Defeated and SlainBut his fiery career was now destined to be quenched, and his short-lived sovereignty to have an end. On the 5th of October, 1318, the two armies joined battle, and the Scots were almost immediately discomfited. At the first onset, John Maupas slew King Edward Bruce, and was himself found slain, and stretched upon the body of his enemy. Sir John Soulis and Sir John Stewart also fell; and the rout becoming general, the slaughter was great. A miserable remnant, however, escaping from the field, under John Thomson, the leader of the men of Carrick, made good their retreat to Carrickfergus, and from thence reached Scotland. Two thousand Scottish soldiers were left dead upon the spot, and amongst these some of Bruce's best captains.J Thus ended an expedition which, if conducted by a spirit of more judicious and deliberate valour than distinguished its prime mover, might have produced the most serious annoyance to England. Unmindful of the generous courtesy of Bruce's behaviour after the battle of Bannockburn, the English treated the body of the King of Ireland with studied indignity. It was quartered and distributed as a public spectacle over Ireland, and the head was presented to the English king by Lord John Bermingham, who, as a reward for his victory, was created Earl of Louth.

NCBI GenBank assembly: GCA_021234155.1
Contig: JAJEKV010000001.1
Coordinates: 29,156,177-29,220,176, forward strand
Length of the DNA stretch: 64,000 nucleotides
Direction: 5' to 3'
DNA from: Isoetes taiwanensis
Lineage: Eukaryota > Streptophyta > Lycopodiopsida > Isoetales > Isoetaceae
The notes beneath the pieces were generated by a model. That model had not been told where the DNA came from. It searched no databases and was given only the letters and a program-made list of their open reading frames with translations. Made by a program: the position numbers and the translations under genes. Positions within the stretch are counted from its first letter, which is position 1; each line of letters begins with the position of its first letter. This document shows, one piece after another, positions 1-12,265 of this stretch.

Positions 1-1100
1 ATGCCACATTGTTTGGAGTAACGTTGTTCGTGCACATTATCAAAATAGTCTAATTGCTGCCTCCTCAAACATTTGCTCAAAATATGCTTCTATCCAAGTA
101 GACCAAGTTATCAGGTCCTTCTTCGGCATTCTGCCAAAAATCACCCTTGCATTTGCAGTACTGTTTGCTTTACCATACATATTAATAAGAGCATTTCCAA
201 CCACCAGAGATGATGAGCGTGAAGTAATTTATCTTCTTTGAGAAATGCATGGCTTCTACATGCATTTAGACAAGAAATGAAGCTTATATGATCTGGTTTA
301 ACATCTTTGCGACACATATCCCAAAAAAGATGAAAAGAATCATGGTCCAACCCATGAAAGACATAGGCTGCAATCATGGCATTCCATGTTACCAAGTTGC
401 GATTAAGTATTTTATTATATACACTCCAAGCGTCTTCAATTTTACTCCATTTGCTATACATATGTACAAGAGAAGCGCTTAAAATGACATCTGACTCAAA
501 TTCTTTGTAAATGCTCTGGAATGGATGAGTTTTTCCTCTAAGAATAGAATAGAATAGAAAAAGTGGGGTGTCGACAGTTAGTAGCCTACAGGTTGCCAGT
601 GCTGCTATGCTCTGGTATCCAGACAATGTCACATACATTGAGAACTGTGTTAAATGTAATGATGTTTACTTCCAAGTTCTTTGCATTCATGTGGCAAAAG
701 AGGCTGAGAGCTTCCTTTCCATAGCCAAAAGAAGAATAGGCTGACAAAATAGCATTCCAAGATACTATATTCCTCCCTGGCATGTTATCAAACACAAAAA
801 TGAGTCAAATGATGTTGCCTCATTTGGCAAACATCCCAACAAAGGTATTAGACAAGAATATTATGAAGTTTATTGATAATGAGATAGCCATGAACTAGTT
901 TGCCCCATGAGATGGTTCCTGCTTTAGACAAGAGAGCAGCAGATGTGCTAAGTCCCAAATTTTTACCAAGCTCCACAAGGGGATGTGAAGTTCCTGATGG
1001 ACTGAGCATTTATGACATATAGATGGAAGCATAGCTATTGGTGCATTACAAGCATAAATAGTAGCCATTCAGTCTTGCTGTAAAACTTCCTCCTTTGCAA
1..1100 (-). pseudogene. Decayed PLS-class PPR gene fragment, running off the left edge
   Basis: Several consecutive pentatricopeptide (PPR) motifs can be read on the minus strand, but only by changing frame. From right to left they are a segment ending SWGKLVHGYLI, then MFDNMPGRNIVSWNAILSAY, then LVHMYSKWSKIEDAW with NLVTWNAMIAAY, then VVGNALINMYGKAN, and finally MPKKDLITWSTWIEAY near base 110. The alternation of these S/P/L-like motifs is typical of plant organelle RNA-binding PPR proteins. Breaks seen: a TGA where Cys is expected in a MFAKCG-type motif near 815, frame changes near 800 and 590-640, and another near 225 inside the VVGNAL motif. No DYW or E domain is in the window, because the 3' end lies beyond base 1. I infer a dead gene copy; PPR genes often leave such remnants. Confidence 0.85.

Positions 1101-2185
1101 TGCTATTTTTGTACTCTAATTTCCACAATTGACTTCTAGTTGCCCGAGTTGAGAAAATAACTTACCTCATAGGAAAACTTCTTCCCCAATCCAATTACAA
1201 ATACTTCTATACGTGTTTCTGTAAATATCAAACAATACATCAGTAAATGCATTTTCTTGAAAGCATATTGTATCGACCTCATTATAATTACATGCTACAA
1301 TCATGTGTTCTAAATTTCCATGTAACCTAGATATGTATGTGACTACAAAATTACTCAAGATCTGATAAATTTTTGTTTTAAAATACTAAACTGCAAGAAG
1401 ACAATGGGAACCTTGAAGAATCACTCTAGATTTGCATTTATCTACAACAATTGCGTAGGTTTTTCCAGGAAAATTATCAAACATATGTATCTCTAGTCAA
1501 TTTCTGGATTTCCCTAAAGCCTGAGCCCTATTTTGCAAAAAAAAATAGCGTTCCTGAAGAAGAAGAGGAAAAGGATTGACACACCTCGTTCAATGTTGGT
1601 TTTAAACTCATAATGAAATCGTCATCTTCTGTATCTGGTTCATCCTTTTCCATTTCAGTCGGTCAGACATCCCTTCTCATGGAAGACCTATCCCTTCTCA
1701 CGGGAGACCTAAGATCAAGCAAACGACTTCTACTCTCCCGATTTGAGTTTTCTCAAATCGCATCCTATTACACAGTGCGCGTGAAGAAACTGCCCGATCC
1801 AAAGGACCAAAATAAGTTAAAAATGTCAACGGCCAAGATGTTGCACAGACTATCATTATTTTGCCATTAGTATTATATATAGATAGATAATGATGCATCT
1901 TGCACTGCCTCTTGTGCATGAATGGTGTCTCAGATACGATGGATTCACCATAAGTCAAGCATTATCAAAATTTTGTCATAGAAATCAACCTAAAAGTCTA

Having given a continuous sketch of this disastrous enterprise, which, from its commencement till the death of Edward, occupied a period of three years, we shall return to the affairs of Scotland, where the wise administration of King Robert brought security and happiness to the people both at home and in their foreign relations.